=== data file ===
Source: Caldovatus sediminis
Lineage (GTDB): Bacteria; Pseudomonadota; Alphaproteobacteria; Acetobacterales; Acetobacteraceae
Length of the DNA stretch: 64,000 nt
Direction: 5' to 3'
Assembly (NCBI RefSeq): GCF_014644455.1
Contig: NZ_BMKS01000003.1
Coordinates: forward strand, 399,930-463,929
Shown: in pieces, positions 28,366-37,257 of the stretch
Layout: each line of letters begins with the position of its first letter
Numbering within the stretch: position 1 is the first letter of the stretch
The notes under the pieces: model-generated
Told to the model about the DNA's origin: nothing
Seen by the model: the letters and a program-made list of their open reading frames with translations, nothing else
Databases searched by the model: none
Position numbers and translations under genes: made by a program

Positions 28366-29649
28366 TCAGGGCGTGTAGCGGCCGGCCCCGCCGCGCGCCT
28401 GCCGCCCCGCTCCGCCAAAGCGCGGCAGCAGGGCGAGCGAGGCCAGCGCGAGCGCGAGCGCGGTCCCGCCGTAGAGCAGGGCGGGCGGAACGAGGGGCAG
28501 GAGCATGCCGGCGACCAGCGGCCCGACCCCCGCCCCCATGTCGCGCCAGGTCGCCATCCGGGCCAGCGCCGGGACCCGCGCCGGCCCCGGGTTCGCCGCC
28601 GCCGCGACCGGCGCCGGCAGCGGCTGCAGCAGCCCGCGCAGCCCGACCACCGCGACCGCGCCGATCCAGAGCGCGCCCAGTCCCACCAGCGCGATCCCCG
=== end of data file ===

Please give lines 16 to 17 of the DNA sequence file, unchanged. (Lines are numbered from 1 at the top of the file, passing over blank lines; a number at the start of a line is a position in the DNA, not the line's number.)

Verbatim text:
Positions 28366-29649
28366 TCAGGGCGTGTAGCGGCCGGCCCCGCCGCGCGCCT